Momentum is building towards a legal challenge to Land Registry’s plan to centralise the local land charges register, the property search association’s trade association claimed today.

The Council of Property Search Organisations (CoPSO) said that local council chief executives have mooted a possible challenge to the plan, which they say would damage the register and add an extra layer of bureaucracy. 

A meeting organised by the Department for Communities and Local Government and Land Registry revealed ‘absolutely no support’ for the proposals, CoPSO said.

The proposal appears in a Land Registry consultation which closed in March.

A separate consultation, by the Department of Business, Innovation and Skills, on privatising the bulk of Land Registry, made national newspaper headlines this week when leaked minutes suggested that the agency was pre-empting the outcome.  

CoPSO’s chairman, James Sherwood-Rogers, said he suspected that centralising land charges was part of a ‘pre-meditated process of fattening up’ the registry before privatisation. ‘No local authority actively supports the proposals, which some actually view as dangerous,’ he said.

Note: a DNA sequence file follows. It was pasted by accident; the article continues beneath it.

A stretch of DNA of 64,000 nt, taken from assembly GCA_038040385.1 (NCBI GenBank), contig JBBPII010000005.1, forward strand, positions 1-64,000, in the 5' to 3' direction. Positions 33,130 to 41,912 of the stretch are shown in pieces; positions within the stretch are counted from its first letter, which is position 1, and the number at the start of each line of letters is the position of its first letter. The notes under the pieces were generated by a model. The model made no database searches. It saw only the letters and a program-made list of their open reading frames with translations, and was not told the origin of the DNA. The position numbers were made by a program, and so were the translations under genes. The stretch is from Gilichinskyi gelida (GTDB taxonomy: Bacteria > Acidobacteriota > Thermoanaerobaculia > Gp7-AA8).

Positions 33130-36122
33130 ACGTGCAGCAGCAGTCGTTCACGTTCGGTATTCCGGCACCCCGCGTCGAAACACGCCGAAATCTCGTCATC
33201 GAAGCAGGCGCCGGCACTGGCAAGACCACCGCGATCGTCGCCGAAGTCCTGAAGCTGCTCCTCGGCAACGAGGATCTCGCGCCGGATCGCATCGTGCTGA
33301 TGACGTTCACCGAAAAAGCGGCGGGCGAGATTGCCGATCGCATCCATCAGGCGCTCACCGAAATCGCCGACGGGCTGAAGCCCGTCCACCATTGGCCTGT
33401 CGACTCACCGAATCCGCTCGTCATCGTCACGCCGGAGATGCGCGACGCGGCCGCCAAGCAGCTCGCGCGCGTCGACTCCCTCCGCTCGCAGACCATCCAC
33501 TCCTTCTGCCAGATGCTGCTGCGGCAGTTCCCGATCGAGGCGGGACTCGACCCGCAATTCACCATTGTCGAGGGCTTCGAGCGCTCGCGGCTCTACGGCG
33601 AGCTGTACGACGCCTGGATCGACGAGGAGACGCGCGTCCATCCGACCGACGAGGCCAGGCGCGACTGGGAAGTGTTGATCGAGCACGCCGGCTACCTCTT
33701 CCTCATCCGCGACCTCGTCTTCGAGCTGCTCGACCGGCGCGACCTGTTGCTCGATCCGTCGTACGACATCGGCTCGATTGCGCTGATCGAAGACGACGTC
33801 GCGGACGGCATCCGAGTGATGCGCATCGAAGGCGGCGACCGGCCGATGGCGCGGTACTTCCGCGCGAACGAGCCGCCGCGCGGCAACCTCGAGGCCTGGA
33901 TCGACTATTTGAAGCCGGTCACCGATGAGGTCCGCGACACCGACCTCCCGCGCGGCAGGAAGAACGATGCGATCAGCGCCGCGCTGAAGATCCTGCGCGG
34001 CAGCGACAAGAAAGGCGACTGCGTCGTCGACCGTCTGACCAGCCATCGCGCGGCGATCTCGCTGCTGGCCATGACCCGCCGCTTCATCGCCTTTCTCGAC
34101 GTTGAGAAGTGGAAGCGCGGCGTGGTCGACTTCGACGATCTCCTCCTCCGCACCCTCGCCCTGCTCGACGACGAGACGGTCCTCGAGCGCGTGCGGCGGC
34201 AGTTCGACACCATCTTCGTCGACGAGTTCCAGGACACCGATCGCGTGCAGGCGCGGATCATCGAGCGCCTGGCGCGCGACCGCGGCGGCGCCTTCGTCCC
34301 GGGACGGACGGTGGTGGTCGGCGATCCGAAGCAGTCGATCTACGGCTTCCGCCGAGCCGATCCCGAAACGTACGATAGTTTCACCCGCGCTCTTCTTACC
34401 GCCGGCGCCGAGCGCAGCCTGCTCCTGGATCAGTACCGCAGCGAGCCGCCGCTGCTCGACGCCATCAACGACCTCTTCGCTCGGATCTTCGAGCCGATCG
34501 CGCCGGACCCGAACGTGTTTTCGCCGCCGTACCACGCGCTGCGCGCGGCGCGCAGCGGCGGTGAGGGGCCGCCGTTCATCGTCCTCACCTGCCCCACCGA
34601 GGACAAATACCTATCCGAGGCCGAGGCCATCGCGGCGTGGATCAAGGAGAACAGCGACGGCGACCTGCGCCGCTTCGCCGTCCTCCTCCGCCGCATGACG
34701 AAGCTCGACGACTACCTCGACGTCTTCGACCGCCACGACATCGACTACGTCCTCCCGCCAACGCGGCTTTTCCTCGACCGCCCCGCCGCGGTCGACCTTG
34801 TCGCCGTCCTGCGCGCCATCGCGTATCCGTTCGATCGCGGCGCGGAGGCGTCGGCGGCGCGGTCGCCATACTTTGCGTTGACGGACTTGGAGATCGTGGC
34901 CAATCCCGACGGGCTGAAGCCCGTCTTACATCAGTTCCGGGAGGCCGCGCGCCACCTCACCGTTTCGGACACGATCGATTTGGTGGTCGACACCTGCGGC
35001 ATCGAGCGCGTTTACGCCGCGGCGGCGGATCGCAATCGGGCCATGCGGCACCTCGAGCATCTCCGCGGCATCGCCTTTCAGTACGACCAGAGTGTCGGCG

Critics point out that, under Land Registry’s plans staff local authorities will still need to input the local data, adding an additional layer to the process, for which they will not be paid.

The Law Society and CoPSO pointed out that the plan to digitise land charges entries going back only 15 years will miss vital information. ‘This will put listed buildings and protected trees at risk if the information is not immediately available,’ CoPSO said. 

Meanwhile, staff at Land Registry plan to strike on 14 and 15 May in protest against the privatisation plan. 

The PCS union said maintaining Land Registry in public ownership would not only keep it free from conflicts of interest, it could provide an added public service in helping to deal with the housing crisis through regulation of land use and setting up a register of landlords.